The majority (70-80%) of thrombotic events in the upper extremity deep veins (subclavian, axillary, brachial) occur in the presence of IV catheters.
Any catheter has the potential to cause thrombosis. Think about PIV, PICC, tunneled and non-tunneled central catheters, ports and pacemakers.
In addition to the classic risk factors that you commonly consider for DVT (prior surgery, malignancy, h/o DVT, etc.), specifically catheter-associated thrombosis is more likely with:
-large-diameter catheters (more likely to have stagnate blood v. free flowing)
-PICC as compared to centrally placed catheters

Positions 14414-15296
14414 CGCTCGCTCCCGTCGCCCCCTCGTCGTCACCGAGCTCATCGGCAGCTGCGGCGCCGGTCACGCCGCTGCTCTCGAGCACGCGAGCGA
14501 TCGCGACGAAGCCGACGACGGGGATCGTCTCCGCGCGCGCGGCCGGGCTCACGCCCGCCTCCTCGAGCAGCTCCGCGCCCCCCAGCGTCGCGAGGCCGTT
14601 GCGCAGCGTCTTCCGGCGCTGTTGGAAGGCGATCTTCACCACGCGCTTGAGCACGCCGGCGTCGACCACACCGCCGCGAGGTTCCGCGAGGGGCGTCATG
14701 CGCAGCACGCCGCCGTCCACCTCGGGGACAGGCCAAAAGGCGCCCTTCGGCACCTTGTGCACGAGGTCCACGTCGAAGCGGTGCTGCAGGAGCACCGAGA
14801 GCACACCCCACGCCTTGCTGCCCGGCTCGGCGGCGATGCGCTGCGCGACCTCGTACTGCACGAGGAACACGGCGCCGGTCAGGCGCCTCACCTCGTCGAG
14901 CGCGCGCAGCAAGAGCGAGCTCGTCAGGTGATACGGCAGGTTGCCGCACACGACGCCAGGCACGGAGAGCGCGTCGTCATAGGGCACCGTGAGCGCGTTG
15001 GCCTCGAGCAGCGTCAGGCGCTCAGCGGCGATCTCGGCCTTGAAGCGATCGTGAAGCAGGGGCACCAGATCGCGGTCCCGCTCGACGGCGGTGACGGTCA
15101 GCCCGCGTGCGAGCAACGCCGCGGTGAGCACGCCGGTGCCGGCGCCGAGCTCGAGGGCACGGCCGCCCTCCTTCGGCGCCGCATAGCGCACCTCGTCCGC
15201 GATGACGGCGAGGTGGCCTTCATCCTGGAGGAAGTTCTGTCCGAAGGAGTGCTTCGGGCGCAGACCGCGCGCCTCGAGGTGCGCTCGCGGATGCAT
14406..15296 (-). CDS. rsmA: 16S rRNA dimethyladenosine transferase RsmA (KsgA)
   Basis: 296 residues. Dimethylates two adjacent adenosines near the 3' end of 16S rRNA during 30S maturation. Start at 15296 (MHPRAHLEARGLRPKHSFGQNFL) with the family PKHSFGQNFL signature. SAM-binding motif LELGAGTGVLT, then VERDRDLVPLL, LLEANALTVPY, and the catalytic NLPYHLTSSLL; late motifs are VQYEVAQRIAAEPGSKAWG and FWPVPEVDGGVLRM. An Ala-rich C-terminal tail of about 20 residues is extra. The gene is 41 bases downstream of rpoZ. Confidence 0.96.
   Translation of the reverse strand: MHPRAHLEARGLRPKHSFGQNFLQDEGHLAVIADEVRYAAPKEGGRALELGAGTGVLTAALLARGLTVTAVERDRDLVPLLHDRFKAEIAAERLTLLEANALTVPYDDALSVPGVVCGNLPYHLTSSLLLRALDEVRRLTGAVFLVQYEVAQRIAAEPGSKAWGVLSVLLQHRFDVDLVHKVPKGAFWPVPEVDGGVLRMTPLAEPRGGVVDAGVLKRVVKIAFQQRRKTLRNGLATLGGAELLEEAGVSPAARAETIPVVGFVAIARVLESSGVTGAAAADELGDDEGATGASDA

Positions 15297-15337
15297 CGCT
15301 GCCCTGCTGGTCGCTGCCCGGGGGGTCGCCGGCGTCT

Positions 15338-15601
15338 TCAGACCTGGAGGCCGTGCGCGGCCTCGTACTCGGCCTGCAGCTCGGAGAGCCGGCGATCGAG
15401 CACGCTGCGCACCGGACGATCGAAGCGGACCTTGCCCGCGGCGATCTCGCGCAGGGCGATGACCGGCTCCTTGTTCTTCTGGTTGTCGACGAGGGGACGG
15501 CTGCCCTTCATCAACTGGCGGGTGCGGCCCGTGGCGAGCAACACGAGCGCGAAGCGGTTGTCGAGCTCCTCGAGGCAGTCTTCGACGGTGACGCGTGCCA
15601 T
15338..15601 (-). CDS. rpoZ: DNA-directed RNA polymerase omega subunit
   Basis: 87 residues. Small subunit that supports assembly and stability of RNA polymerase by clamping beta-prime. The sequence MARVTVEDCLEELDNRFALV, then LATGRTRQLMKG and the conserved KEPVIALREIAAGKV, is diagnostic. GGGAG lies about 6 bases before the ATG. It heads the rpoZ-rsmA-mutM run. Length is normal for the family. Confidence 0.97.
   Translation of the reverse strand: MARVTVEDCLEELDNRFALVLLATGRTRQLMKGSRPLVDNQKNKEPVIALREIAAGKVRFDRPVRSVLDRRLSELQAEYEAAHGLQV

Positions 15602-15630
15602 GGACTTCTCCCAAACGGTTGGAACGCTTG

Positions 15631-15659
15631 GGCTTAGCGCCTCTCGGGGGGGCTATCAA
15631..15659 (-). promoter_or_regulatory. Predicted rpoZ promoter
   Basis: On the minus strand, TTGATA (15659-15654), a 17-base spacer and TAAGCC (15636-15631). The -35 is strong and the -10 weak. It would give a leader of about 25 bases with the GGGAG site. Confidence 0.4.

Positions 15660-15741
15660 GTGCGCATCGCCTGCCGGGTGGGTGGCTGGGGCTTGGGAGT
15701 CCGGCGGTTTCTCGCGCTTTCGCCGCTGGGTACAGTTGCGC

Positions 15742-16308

-catheter malposition (In one study, DVT developed in 46% of patients whose catheter tip was in the innominate vein or junction of the immoninate vein with the SVC, compared with 6% of patients with a properly positioned catheter)
-chemical irritation (potassium chloride, antibiotics such as vancomycin, diazepam, hypotonic and hypertonic electrolyte solutions)
Clinical presentation: inability to withdraw blood, phlebitis, extremity edema
Diagnosis is made with Doppler ultrasound.
Treatment involves observation, anticoagulation to prevent embolization, and removal of the catheter. Prophylactic systemic anticoagulation is not routinely recommended in this population.
Submitted by K Estes.
References: Luciani, et. Al. Catheter-related upper extremity deep venous thrombosis in cancer patients: a prospective study based on Doppler US. Radiology. 2001;220(3):655. PMID 11526263